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access_time March 3, 2014 at 1:45 PM in Features by Charlie Grammer

Gamebusters myth 16: Final Fantasy was going to be Square’s final game

Was Final Fantasy truly going to be Square's final game?

Was Final Fantasy truly going to be Square’s final game?

Welcome to another entry in the Gamebusters series, where I track down gaming myths and try to discover the truth of them. Before we begin this myth, I want to apologize to any who clicked the original and was taken to a blank page. It seems I experienced some technical difficulties, which caused the post to go through without content. For this I am truly sorry.

This myth deals with Square and their ever-popular series, Final Fantasy. For those unaware, the story goes that Sakaguchi had long wanted to create a role-playing game, but his employer, Square, refused to grant him permission to do so. Their reasoning was that a product like that would result in low sales, and they did not want to take the risk.

One game caused Square to reconsider their stance on RPGs, however. This was the wildly popular Dragon Quest. Once Square realized how much of a hit it was in Japan, they decided to let Sakaguchi go through with his vision of Fighting Fantasy, an RPG that was inspired by games like Ultima and Wizadry.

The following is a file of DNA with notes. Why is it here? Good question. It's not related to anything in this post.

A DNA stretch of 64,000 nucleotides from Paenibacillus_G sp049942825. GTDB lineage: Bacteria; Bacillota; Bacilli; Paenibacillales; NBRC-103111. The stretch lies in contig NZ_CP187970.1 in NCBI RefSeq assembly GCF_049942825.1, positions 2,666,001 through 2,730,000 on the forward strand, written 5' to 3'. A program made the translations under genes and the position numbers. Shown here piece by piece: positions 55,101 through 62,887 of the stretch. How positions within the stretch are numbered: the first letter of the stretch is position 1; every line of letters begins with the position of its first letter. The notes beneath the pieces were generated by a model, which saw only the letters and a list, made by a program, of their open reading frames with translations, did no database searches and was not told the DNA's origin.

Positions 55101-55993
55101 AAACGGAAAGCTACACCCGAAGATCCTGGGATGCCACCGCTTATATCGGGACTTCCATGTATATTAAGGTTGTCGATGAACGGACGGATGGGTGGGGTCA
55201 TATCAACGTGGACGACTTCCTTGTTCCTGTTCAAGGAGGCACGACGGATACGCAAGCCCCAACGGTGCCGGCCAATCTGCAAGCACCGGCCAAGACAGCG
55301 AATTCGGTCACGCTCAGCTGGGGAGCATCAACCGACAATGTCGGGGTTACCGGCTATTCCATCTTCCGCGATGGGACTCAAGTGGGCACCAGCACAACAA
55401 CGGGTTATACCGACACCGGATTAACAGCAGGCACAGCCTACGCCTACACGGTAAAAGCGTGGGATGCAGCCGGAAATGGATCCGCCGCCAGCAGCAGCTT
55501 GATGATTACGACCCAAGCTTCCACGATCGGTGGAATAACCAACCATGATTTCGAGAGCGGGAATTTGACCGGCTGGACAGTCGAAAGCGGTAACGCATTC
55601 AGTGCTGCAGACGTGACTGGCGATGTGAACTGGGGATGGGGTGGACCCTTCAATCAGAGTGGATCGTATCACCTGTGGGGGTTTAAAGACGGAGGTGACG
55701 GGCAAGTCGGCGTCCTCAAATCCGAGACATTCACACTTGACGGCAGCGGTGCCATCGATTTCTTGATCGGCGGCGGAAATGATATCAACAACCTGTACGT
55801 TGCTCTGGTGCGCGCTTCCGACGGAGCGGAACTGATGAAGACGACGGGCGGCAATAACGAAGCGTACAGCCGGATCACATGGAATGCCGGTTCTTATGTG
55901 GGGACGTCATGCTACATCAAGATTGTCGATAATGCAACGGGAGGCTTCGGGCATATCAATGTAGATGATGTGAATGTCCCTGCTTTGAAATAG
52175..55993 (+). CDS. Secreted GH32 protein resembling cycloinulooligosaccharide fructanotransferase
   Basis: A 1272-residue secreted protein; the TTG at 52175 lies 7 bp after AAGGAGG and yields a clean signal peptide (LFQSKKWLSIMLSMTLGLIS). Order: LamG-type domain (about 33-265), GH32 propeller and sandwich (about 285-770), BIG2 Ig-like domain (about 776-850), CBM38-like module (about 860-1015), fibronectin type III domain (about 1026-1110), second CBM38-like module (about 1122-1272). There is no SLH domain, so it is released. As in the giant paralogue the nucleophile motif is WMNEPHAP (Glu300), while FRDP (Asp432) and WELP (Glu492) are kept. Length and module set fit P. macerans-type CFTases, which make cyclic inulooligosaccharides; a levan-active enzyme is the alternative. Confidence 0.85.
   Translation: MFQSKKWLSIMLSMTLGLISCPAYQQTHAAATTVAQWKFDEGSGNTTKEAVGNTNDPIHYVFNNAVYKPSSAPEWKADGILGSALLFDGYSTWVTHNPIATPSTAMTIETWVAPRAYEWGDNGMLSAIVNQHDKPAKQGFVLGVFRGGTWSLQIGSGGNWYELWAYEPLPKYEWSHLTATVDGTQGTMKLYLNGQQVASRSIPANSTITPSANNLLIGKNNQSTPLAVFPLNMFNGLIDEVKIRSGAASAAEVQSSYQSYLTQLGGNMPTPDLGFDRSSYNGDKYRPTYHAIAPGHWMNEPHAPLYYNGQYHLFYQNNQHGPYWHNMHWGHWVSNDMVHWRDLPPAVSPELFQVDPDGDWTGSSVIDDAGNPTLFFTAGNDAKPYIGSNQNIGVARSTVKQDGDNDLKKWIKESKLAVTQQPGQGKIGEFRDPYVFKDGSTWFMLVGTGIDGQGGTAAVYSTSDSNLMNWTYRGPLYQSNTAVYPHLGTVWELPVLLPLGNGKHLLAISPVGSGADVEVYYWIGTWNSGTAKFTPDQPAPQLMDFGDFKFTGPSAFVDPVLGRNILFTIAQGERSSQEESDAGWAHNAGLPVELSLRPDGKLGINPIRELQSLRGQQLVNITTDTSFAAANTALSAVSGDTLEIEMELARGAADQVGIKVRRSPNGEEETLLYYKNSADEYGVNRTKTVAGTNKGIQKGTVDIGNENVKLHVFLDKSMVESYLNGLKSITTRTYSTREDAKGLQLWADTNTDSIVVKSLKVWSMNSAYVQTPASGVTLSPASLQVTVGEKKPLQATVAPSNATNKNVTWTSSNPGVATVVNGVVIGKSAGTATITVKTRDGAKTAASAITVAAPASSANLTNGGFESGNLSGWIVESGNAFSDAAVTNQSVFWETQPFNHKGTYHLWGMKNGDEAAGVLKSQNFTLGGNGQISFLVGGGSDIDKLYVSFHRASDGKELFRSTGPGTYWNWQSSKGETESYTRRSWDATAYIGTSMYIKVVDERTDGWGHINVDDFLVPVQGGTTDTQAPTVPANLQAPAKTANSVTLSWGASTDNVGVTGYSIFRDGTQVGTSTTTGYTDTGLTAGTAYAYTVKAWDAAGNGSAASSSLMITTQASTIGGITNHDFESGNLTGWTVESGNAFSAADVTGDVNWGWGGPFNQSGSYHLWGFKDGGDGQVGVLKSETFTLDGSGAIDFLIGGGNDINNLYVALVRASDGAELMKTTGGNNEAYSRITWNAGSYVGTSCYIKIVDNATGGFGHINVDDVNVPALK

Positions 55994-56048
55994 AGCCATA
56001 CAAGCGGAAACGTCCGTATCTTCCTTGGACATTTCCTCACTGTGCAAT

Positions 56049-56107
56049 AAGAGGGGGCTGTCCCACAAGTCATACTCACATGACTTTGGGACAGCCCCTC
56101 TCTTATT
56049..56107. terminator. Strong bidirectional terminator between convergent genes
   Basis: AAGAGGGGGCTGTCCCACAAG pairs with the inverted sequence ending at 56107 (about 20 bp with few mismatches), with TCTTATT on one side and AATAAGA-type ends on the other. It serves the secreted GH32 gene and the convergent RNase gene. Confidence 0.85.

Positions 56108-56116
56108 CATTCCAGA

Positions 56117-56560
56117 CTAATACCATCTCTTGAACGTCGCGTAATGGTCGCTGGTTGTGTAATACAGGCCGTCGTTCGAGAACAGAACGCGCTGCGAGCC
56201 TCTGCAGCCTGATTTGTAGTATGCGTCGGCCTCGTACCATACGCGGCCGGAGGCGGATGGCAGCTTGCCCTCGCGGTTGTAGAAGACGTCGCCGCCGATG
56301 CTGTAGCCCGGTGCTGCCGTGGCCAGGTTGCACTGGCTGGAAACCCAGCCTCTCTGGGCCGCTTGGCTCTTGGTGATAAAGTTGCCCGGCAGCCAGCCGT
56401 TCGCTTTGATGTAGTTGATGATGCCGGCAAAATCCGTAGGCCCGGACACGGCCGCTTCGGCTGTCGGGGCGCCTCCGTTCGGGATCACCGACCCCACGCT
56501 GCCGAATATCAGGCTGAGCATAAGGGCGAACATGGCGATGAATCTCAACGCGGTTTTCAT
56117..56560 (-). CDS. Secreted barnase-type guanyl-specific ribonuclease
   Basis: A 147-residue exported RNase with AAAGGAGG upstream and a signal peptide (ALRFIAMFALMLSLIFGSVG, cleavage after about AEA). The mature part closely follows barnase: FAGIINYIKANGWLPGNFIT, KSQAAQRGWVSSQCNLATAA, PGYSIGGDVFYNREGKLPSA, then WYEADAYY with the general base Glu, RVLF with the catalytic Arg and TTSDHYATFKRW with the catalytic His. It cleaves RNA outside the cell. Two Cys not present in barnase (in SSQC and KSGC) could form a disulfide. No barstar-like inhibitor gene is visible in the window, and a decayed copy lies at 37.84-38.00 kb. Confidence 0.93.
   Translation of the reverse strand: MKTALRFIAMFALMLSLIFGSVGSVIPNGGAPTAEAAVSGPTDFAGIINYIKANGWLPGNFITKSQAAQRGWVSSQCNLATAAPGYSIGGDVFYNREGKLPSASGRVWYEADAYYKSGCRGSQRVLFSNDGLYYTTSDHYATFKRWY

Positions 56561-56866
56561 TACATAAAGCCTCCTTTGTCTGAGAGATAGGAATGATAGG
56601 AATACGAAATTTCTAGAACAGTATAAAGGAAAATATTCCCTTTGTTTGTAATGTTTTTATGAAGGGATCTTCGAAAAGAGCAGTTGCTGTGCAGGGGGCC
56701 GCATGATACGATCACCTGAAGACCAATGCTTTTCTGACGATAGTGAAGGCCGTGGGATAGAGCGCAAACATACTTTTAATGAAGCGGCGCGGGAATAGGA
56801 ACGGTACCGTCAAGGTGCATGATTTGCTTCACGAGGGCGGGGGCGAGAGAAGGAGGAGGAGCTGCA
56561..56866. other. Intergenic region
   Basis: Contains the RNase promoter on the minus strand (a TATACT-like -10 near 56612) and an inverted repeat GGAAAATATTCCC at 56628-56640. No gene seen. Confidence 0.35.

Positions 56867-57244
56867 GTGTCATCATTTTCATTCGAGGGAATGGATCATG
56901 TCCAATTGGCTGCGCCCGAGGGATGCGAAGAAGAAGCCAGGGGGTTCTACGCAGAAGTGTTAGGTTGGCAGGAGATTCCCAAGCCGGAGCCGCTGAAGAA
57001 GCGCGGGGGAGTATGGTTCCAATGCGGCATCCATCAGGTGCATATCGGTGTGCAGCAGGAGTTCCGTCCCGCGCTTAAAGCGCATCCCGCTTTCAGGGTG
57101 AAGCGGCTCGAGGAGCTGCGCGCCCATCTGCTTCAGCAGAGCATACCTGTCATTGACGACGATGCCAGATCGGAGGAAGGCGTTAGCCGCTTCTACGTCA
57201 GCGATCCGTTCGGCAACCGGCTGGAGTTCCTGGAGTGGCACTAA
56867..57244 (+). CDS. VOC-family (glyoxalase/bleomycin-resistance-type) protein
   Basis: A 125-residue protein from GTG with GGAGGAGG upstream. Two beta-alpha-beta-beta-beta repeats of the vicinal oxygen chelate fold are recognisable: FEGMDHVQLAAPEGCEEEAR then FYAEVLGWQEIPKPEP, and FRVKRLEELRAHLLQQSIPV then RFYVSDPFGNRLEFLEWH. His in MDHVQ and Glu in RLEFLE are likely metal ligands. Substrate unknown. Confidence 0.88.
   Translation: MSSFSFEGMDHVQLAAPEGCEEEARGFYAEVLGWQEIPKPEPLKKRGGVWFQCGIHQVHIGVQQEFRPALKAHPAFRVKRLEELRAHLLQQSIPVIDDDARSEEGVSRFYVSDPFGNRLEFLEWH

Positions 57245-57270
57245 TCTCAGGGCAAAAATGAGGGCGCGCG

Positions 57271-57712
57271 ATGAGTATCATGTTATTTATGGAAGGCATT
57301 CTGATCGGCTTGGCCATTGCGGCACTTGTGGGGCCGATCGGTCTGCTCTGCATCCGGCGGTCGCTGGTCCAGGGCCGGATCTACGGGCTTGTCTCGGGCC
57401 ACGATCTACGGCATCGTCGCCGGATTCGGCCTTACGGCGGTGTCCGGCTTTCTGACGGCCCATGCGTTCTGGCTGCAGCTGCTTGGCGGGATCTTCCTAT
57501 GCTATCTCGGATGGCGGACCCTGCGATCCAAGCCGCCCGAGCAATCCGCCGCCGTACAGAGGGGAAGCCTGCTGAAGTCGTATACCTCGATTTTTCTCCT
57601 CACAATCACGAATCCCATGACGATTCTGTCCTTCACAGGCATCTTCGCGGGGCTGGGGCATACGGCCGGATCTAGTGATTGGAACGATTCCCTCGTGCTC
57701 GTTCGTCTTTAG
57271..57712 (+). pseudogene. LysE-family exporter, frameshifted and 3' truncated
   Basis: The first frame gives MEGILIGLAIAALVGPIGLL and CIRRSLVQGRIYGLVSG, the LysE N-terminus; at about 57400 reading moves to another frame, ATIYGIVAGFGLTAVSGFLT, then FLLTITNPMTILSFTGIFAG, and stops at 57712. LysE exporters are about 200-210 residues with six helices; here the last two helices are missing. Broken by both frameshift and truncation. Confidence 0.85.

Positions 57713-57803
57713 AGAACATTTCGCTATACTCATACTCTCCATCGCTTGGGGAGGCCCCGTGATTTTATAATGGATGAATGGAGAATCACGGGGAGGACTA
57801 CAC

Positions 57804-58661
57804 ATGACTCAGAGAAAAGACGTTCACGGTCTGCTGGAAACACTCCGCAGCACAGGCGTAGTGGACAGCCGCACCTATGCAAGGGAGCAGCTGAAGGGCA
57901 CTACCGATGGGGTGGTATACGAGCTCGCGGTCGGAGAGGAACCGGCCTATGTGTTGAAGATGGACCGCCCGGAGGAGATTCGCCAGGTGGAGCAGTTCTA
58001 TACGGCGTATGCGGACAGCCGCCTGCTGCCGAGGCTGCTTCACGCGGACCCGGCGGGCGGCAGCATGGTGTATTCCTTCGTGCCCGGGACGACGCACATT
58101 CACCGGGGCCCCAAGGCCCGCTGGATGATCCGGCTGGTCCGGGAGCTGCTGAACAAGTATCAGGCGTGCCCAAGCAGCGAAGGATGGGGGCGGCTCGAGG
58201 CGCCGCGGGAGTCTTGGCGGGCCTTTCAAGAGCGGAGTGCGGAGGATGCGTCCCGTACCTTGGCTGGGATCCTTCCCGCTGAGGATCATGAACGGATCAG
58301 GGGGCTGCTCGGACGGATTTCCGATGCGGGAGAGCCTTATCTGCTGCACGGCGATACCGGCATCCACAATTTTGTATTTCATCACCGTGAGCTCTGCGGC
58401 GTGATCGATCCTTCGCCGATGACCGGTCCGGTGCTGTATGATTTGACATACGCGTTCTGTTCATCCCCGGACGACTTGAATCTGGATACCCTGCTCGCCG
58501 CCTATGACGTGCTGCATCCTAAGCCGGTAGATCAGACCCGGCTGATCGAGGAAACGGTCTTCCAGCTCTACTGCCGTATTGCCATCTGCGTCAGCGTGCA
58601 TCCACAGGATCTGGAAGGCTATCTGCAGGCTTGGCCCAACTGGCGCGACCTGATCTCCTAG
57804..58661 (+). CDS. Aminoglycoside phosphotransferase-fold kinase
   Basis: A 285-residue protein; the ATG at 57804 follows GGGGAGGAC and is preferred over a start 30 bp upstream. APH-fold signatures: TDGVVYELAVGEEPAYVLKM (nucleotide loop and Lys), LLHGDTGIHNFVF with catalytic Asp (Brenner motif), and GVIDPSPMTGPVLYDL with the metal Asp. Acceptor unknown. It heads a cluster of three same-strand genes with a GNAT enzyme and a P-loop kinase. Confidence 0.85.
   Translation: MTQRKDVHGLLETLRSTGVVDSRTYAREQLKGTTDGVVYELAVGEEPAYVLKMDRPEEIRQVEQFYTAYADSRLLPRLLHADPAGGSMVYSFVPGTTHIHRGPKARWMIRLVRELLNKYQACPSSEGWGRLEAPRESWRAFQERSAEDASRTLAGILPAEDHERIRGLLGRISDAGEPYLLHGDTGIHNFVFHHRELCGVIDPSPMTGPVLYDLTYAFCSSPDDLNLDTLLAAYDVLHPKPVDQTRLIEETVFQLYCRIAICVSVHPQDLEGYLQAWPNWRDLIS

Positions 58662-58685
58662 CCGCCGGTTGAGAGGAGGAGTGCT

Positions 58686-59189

When Sakaguchi went to recruit members to his team, however, he had a bit of an issue. Only three of his colleagues wanted to join the project because he had the reputation of being a rough boss. In the end he was able to convince a total of six other people to join him in creating the project, but Square was soon under the threat of bankruptcy and decided that they’d only produce one final game before they were forced to shut down.

Myth or fact? This is another myth that turns out to be fact. Square experienced some severe financial troubles and was facing the threat of bankruptcy. This, in addition to Sakaguchi’s personal situation, prompted the name of the game to be changed from Fighting Fantasy to Final Fantasy. For those wondering about his situation, Sakaguchi explained that if the game hadn’t sold well he would have quit the games industry completely and returned to university. In the end the game sold well and Square was able to stay open.

I hope you enjoyed this myth. If you have any game myths you’d like to see here just post in the comments and I’ll make them a priority. Happy gaming!


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